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I've been using verbatim string literals for some time now, and never quite thought about using a regular string literal until I started to come across them in Microsoft provided XNA samples. With that said, I'm trying to implement a new AudioManager class from the Net Rumble sample.

I have two (2) issues here:

Question 1: In my code for my GameplayScreen screen I have a folder location written as the following, and it works fine:

menuButton = content.Load<SoundEffect>(@"sfx/menuButton");
menuClose = content.Load<SoundEffect>(@"sfx/menuClose");

If you notice, you'll see that I'm using a verbatim string, with a forward slash "/".

In the AudioManager class, they use a regular string literal, but with two backslashes "\". I understand that one is used as an escape, but why are they BACK instead of FORWARD? (See below)

soundList[soundName] = game.Content.Load<SoundEffect>("audio\\wav\\"+ soundName);

Question 2: I seem to be doing everything correctly in my AudioManager class, but I'm not sure of what this line means:

audioFileList = audioFolder.GetFiles("*.xnb");

I suppose that the *xnb means look for everything BUT files that end in *xnb? I can't figure out what I'm doing wrong with my file locations, as the sound effects are not playing. My code is not much different from what I've linked to above.

private AudioManager(Game game, DirectoryInfo audioDirectory) : base(game)
        audioFolder = audioDirectory;
        audioFileList = audioFolder.GetFiles("*.mp3");
        soundList = new Dictionary<string, SoundEffect>();

        for (int i = 0; i < audioFileList.Length; i++)
            string soundName = Path.GetFileNameWithoutExtension(audioFileList[i].Name);
            soundList[soundName] = game.Content.Load<SoundEffect>(@"sfx\" + soundName);
            soundList[soundName].Name = soundName;

        // Plays this track while the GameplayScreen is active
        soundtrack = game.Content.Load<Song>("boomer");
    catch (NoAudioHardwareException)
        // silently fall back to silence
share|improve this question
up vote 7 down vote accepted
  1. Different file systems use different delimiters between folders in paths. Unix/Linux based OSes use forward slashes. Windows generally uses backslashes however they also accept forward slashes. I personally use forward slashes but that's just out of habit since I spend some of my time on OS X.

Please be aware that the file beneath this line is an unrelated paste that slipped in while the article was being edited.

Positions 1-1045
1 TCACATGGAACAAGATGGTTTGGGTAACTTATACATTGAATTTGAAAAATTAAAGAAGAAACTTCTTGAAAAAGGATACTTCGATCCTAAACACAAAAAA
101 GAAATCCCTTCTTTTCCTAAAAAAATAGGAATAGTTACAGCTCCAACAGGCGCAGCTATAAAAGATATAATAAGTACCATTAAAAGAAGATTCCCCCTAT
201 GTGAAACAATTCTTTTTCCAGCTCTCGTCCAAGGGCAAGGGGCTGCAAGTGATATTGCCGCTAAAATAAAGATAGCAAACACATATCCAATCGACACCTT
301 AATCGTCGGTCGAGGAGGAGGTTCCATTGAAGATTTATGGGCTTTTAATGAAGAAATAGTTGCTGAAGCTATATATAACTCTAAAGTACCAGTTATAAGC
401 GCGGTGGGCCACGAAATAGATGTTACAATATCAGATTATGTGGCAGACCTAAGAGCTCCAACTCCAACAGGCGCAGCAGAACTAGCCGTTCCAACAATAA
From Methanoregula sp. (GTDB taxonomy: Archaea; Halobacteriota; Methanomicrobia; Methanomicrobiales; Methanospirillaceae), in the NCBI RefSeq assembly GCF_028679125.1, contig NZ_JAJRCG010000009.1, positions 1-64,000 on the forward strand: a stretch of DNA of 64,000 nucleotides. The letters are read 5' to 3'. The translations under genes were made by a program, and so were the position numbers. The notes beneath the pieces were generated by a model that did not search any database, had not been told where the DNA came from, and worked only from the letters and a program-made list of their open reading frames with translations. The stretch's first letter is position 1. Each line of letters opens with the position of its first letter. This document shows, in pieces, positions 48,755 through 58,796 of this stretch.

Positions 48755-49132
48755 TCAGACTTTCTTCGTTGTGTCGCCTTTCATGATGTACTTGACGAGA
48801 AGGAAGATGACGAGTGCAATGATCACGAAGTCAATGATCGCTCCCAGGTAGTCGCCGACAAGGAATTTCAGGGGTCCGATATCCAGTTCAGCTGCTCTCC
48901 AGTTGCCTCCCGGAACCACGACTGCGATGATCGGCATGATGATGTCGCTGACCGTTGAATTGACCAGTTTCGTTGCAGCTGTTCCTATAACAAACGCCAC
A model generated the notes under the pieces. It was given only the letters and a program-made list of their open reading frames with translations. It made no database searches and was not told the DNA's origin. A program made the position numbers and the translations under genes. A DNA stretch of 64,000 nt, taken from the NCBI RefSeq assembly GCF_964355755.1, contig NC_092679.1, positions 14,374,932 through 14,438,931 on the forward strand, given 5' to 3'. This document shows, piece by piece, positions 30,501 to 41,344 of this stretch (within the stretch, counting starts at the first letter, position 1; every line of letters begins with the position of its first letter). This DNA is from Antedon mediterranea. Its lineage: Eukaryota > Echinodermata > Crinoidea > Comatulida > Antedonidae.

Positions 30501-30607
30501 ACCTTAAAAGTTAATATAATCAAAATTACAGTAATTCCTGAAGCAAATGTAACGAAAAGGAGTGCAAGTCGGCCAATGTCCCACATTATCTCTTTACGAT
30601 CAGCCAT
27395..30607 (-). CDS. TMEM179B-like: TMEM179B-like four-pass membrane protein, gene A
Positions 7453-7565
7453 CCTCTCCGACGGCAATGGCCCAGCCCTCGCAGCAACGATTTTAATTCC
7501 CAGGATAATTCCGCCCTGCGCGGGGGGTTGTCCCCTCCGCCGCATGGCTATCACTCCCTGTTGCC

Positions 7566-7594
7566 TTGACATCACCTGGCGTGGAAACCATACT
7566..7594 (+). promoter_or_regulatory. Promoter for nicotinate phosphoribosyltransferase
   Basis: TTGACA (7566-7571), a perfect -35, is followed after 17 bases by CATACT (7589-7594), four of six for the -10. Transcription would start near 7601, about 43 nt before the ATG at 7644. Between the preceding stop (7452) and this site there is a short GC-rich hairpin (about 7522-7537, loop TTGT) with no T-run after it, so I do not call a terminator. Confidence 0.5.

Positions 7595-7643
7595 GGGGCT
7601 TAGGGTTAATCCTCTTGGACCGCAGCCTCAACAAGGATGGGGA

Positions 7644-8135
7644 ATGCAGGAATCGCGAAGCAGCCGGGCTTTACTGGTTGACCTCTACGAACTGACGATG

2. GetFiles("*.xnb") will be looking only for XNB files in that directory (see Have you stepped through in the debugger to see what files it's finding, if any? When you create the AudioManager, how are you getting/creating that DirectoryInfo object? Is it pointing at the correct directory?

share|improve this answer
Thanks Nick. I understand #1 now. I'm not quite sure of how to debug for this. I have my AudioManager.PlaySoundEffect("menuButton"); method in the same location as the Net Rumble sample, so I don't think that is the issue. I'm fairly certain that the file location is correct, as I copy + pasted it from my GameplayScreen, where I originally had the audio working on a sound effect-by-effect basis before creating the audio manager. My files end in .Mp3(NOT made using Xact), whereas the sample uses .wav and I believe is done in Xact, hence he .xnb – Dave Voyles May 30 '12 at 2:02
Since I can't comment on Joel's answer, the reason to search for XNB files is that XNA Game Studio will take your WAV files (for sound effects) and compile them into XNB files compatible with ContentManager.Load<SoundEffect>. If you have WAV files in your output, because you skipped the content pipeline or otherwise, you'd want to use the SoundEffect.FromFile method instead. – Nick Gravelyn May 30 '12 at 2:06
Is that the same case for mp3? – Dave Voyles May 30 '12 at 2:07
Nice answer Nick. Welcome to GDSE, I'm sure you'll do fine here. – Byte56 May 30 '12 at 2:16
MP3 files have to be compiled by the content pipeline into XNB files to be used with the SoundEffect API. SoundEffect.FromStream (sorry for the wrong method name in the last comment) only accepts WAV data. If you're using MP3 files you either must use Song.FromStream and play them with the MediaPlayer class or you must compile them with the content pipeline which will produce an XNB you can load with the content manager. – Nick Gravelyn May 30 '12 at 2:16

For question #1, the answer is that it doesn't really matter ... the path will work whether you use forward or backwards slashes. More specifically, the double backslash is because in a regular string the backslash is an escape character ... so if you want an actual backslash you have to use two of them (to escape the escape character). But if you use the verbatim string, you could do:

soundList[soundName] = game.Content.Load<SoundEffect>(@"audio\wav\"+ soundName);

the * character is a wild card ... so it means to list only files with the xnb extension

share|improve this answer
1) Understood. 2) Understood as well. Hmmmm I wonder why they use *xnb then, when all of their extensions end in .wav (mine are .mp3). Perhaps because it is taken from Xact. Thanks Joel! – Dave Voyles May 30 '12 at 1:59

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